Ureido methacrylate was evaluated for its potential to induce chromosomal damage in vivo, as assessed by the micronucleus assay with mouse bone marrow cells. Adult CD-1 male and female mice (5 male and 5 female animals per group, except for the high dose group, which had 2 additional animals per time point) received a single oral dose of the test article at concentrations of 200, 1000 or 2000 mg/kg bw. Control animals received a single oral dose of distilled water (vehicle control), or an intraperitoneal injection of 2.0 mg/kg bw mitomycin-C (positive control) (MMC). Animals from test article and vehicle control groups were euthanized at 24 or 48 hours after treatment. Animals from the positive control group were euthanized 24 hours after treatment. Bone marrow slides were prepared and the frequency of micronucleated polychromatic erythrocytes was measured as an indicator of cytogenetic damage. For each animal, a total of at least 2000 polychromatic erythrocytes were scored for the presence or absence of micronuclei. In addition, the polychromatic erythrocyte1 normochromatic erythrocyte (PCENCE) ratio was measured to evaluate the cytotoxicity of the test agent.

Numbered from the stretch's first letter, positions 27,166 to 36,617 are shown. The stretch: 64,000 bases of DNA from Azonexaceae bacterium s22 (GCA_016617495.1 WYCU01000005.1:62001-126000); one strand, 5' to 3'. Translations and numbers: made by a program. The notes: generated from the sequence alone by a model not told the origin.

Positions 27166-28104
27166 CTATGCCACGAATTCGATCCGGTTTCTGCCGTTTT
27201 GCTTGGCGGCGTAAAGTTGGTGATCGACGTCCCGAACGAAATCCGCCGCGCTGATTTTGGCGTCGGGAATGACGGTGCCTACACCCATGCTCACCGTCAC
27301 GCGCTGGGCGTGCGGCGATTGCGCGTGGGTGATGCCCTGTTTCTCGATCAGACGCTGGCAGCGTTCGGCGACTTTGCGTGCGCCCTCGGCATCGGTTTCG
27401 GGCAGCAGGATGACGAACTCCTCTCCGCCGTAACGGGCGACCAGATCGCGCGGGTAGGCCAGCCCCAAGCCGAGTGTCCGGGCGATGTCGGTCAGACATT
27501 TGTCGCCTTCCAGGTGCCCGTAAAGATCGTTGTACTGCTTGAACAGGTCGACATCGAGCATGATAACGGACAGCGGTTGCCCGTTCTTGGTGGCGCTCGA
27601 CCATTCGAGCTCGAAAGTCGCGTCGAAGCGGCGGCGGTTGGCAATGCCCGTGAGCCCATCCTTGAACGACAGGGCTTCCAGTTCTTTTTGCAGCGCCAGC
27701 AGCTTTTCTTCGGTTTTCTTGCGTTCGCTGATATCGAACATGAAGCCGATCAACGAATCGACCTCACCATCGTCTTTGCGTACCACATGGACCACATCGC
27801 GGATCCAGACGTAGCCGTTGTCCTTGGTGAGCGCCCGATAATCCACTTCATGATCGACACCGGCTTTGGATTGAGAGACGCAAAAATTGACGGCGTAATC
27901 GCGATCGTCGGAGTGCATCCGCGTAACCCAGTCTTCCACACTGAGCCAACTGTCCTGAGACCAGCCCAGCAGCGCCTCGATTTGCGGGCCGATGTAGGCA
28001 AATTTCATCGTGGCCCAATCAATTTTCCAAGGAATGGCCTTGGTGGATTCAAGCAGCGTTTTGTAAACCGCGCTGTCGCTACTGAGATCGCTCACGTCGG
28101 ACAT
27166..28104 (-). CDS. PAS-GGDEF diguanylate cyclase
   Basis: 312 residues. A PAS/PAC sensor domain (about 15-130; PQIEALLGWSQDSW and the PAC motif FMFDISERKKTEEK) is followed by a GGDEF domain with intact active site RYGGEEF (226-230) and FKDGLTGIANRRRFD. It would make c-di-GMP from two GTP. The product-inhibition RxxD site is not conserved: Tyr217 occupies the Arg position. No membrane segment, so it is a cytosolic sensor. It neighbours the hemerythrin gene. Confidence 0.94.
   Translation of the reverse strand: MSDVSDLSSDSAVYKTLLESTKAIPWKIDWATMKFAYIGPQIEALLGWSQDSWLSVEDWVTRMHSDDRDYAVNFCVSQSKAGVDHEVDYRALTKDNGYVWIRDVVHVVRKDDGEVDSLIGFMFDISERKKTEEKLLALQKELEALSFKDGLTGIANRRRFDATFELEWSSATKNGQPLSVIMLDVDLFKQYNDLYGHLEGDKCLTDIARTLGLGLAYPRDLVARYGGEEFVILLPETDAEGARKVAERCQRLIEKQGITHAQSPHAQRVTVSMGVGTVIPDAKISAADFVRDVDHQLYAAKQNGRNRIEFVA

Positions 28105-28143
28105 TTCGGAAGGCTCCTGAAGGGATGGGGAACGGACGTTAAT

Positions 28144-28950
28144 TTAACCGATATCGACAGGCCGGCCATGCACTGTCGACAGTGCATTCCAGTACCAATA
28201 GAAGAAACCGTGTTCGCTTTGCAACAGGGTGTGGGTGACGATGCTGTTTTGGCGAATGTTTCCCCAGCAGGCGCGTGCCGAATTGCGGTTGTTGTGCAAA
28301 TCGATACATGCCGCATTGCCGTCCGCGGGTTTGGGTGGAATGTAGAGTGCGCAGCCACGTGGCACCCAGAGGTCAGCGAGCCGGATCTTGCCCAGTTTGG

The test article did not induce an increase in the frequency of micronucleated polychromatic erythrocytes in bone marrow cells of male or female mice when compared to the vehicle controls. An increase in the frequency of micronucleated polychromatic erythrocytes was observed in the bone marrow cells of male and female mice treated with 2.0 mg/kg bw of the positive control, MMC. When compared to the vehicle controls, the increase was greater than two-fold, indicating that the assay was sufficiently sensitive to detect induced cytogenetic damage. Under the conditions of this study, ureido methacrylate was not mutagenic in the micronucleus assay in CD-1 mouse bone marrow cells.


Justification for selection of genetic toxicity endpoint
GLP and guideline n vivo study.

Justification for classification or non-classification

Based on the available data, there is no indication for a mutagenic potential of the test substance. Thus, no classification is warranted according to 67/548/EEC and Regulation (EC) No 1272/2008 (GHS, CLP), respectively.